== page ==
Internships and placements

Vacation Internships

EPSRC’s Vacation Internships scheme gives undergraduate students a taster of what it is like to do research. The students are given practical, first-hand experience of working on and carrying out research in a UK university. Up to 15 Vacation Internships per year can be awarded from a university’s EPSRC Doctoral Training Partnership (DTP) funding (averaged over the duration of the doctoral training grant).

Eligibility

All students should be undertaking an undergraduate degree, which must be within EPSRC’s remit, and should be able to fulfil EPSRC’s doctoral training grant eligibility requirements at the end of their undergraduate degree. An internship should generally take place in the summer vacation before the student’s final year of study and last an average of ten weeks.

The scheme may not be used as a bridge between the undergraduate degree and doctorate or other work, therefore students who are currently in their final year and who will have completed their degree by the summer are not eligible.

The projects undertaken by the students must be clearly defined, at least 50% within EPSRC’s remit and must not be part of a normal degree course.

There is no opportunity to apply to EPSRC for a Vacation Internship. Recruitment to Vacation Internships is undertaken by the university offering the opportunity and any enquiries from students should be addressed to the relevant university. Not all universities with DTPs choose to offer Vacation Internships. This is an option within the flexibility of EPSRC’s DTPs.

Payment

Students should be employed as interns throughout their Vacation Internship by the Research Organisation and the minimum payment rate should be equivalent to the National Living Wage. All students undertaking Vacation Internships should receive payment equal to at least the National Living Wage, even if they are aged below 25.

Research Organisations may choose to pay more than the National Living Wage (to reflect regional differences in living costs, for example) but this must be funded through the flexibility of the training grant. EPSRC will not award any additional funding. The provision and value of any budget for consumables is at the discretion of the awarding university.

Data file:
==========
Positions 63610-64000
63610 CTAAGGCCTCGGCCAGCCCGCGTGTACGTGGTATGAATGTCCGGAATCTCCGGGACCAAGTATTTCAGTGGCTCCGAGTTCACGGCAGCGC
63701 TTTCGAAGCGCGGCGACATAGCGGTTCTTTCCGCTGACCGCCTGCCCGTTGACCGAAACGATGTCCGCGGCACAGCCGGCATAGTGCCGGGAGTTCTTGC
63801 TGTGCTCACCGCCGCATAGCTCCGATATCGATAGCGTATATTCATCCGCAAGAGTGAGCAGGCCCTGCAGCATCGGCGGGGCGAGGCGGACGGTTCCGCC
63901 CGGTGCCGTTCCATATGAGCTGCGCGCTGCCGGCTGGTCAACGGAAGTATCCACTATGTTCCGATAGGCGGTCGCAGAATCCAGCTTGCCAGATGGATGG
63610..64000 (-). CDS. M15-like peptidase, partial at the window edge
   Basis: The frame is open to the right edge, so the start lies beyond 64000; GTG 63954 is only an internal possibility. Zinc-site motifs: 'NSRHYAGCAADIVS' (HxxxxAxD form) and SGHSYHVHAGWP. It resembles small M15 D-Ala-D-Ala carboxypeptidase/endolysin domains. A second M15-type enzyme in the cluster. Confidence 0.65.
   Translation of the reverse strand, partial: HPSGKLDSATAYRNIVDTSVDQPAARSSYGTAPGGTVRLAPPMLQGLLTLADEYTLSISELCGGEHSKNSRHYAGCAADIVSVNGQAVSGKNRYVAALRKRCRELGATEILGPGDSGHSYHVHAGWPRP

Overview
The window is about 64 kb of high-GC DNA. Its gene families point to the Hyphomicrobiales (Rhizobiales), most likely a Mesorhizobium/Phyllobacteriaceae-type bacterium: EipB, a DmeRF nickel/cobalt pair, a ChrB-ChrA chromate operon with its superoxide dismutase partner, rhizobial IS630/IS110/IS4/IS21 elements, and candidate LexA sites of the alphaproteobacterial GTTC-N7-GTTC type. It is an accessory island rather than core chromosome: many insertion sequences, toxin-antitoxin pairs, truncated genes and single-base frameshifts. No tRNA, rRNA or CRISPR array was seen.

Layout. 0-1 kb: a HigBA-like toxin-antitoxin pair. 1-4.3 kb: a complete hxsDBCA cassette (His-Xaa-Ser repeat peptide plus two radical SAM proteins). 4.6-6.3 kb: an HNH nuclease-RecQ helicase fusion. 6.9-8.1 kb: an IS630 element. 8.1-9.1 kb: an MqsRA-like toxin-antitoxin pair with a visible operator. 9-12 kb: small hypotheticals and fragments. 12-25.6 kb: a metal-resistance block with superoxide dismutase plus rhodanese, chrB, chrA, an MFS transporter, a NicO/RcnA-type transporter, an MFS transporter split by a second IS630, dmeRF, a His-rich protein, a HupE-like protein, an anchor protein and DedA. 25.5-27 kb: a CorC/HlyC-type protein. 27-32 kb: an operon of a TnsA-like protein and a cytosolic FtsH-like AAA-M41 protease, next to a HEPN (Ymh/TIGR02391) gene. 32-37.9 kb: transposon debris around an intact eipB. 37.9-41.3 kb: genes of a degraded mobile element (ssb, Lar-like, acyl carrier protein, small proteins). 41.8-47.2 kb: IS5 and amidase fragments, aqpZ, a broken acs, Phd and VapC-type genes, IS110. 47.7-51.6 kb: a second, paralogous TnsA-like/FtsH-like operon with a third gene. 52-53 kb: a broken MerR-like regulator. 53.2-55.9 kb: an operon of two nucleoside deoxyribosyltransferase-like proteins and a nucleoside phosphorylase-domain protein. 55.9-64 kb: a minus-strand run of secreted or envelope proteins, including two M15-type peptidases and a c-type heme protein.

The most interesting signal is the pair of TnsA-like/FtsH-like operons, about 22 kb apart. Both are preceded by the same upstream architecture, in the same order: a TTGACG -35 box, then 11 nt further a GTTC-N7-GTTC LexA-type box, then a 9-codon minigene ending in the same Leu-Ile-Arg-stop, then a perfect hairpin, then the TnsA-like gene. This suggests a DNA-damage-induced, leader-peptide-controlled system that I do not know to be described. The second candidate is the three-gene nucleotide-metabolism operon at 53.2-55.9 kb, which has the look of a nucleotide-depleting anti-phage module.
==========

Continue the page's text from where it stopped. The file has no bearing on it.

Administration

The awarding university will be responsible for administering all aspects of the award including:

  • selecting students
  • providing appropriate supervision
  • making sure that all support costs awarded are used and accounted for appropriately.

Universities are expected to undertake open, merit-based and transparent recruitment of students, selecting candidates regardless of background or any protected characteristic as defined by the Equality Act (2010).

EPSRC is keen to collect key data on Vacation Internships. DTP grant holders will be asked to report on any internships awarded as part of an annual data return for the DTP. As part of the Final Expenditure Statement for the relevant DTP grant, the university will also need to provide a spreadsheet listing Vacation Internships awarded and details of the funding drawn from the DTP to support these.

Placements

Doctoral students may undertake a work placement or internship where this is either directly related to the student’s training, or provides valuable transferable skills, provided this is well justified and approved in advance by their supervisor and research organisation.

Students must seek approval from their supervisor and the grant holder before applying for placement opportunities. Grant holders may approve or deny student placement requests, without further reference to EPSRC, in line with the following guidance.

Integral placements

A placement is integral to the award when it is either:

  • directly related and part of the student’s research project and thesis
  • a mandatory part of the doctoral course.

Action: the studentship continues throughout the placement and no suspension or extension is required.

Related placements

The placement is relevant and complementary to the student’s area of study and offers valuable subject-specific or transferable skills, although it is not integral to the award.

The research organisation, at the grant holder’s discretion, may choose the most appropriate option from:

  • suspension of the studentship
  • extension of the funded period
  • continuation of the studentship throughout the placement, with no suspension or extension.

Action: all funding must be covered from within the existing training grant funds, or through co-funding. No additional funding will be available from EPSRC to cover student placements. Grant holders should ensure there is sufficient flexibility within the training grant before authorising any funded extension.

Unrelated placements

The placement is not related to the student’s area of study but offers valuable transferable skills.

Action: the studentship should be suspended.

Paid placements

If the student directly receives payment for the placement from another source, such as the placement host. This is regardless of whether this is an integral, related or unrelated placement.

Action: the studentship should be suspended

Further information

We have a diagram which explains the different pathways for these decisions.

Last updated: 30 June 2022

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